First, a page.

Let’s look at the primaries so far.

Overall, Sanders has done better than polls might have suggested weeks before the primaries started. This tell us that his insurgency is valid and should be paid attention to.

There has been a lot of talk about which candidate is electable vs. not, and about theoretical match-ups with Trump or other GOP candidates. If you look at ALL the match-ups, instead one cherry picked match-up the supporter of one or the other candidate might pick, both candidates do OK against the GOP. Also, such early theoretical match-ups are probably very unreliable. So, best to ignore them.

Iowa told us that the two candidates are roughly matched.

New Hampshire confirmed that the two candidates are roughly matched, given that Sanders has a partial “favorite son” effect going in the Granite State.

Nevada confirmed, again, that the two candidates are roughly matched, because the difference wasn’t great between the two.

So far, given those three races, in combination with exit polls, we can surmise that among White voters, the two candidates are roughly matched, but with Sanders doing better with younger voters, and Clinton doing better with older voters.

The good news for Sanders about younger voters is that he is bringing people into the process, which means more voters, and that is good. The bad news is two part: 1) Younger voters are unreliable. They were supposed to elect Kerry, but never showed up, for example; and 2) Some (a small number, I hope) of Sanders’ younger voters claim that they will abandon the race, or the Democrats, if their candidate does not win, write in Sanders, vote for Trump, or some other idiotic thing. So, if Clinton ends up being the nominee, thanks Bernie, but really, no thanks.

Then came South Carolina. Before South Carolina, we knew that there were two likely outcomes down the road starting with this first southern state. One is that expectations surrounding Clinton’s campaign would be confirmed, and she would do about 70-30 among African American voters, which in the end would give her a likely win in the primary. The other possibility is that Sanders would close this ethnic gap, which, given his support among men and white voters, could allow him to win the primary.

What happened in South Carolina is that Clinton did way better than even those optimistic predictions suggested. This is not good for Sanders.

Some have claimed that South Carolina was an aberration. But, that claim is being made only by Sanders supporters, and only after the fact. Also, the claim is largely bogus because it suggests that somehow Democratic and especially African American Democratic voters are somehow conservative southern yahoos, and that is why they voted so heavily in favor of Clinton. But really, there is no reason to suggest that Democratic African American voters aren’t reasonably well represented by South Carolina.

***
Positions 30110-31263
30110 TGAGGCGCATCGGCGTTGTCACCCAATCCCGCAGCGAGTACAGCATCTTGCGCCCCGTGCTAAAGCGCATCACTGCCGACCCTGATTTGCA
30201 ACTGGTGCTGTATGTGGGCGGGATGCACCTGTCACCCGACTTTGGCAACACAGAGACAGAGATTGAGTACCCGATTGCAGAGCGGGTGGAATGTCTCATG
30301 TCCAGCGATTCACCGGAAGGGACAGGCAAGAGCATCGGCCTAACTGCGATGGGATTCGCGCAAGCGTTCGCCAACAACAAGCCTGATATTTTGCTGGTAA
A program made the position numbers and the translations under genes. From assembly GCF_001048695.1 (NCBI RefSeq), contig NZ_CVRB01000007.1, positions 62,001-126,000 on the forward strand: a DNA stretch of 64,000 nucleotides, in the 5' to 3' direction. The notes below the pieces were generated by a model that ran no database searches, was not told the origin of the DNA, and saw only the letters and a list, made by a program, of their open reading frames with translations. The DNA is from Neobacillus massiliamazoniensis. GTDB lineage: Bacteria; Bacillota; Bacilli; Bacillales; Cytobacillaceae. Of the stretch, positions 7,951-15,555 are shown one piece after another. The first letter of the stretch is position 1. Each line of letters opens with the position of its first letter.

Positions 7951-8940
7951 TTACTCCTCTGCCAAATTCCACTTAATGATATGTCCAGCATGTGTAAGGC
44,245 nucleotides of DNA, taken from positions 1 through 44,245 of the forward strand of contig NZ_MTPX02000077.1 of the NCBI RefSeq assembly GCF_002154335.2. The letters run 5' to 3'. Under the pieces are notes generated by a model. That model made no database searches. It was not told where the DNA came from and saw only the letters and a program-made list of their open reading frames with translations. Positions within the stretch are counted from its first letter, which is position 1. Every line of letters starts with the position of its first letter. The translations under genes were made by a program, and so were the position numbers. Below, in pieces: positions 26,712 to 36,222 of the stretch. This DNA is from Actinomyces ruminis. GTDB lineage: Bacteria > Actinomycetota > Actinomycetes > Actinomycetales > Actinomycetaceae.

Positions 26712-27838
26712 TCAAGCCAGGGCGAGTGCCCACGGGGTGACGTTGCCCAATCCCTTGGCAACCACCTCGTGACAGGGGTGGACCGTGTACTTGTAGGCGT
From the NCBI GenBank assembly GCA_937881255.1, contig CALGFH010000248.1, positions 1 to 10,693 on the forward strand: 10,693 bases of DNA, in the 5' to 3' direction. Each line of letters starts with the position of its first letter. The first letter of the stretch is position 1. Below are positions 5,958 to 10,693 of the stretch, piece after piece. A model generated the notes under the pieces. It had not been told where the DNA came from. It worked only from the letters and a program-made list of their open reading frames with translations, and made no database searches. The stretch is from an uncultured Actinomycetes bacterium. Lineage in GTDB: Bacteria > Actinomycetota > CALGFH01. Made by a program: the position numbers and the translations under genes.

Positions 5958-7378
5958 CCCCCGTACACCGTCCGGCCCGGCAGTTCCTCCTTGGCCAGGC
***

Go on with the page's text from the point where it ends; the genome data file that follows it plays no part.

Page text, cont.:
In addition to that, polling for other southern states conforms pretty closely to expectations based on the actual results for South Carolina.

I developed an ethnic-based model for the Democratic primary (see this for an earlier version). The idea of the model is simple. Most of the variation we will ultimately observe among the states in voting patterns for the two candidates will be explained by the ethnic mix in each state. This is certainly an oversimplification, but has a good chance of working given that before breaking out voters by ethnicity, we are subsetting them by party affiliation. So this is not how White, Black and Hispanic people will vote across the states, but rather, how White, Black and Hispanic Democrats will vote across the state. I’m pretty confident that this is a useful model.

My model has two versions (chosen by me, there could be many other versions), one giving Sanders’ strategy a nod by having him do 10% better among white voters, but only 60-40 among non-white voters. The Clinton-favored strategy gives Clinton 50-50 among white voters, and a strong advantage among African American voters, based on South Carolina’s results and polling, of 86-14%. Clinton also has a small advantage among Hispanic voters (based mainly on polls) with a 57:43% mix.

These are the numbers I’ve settled on today, after South Carolina. But, I will adjust these numbers after Super Tuesday, and at that point, I’ll have some real confidence in the model. But, at the moment, the model seems to be potentially useful, and I’ll be happy to tell you why.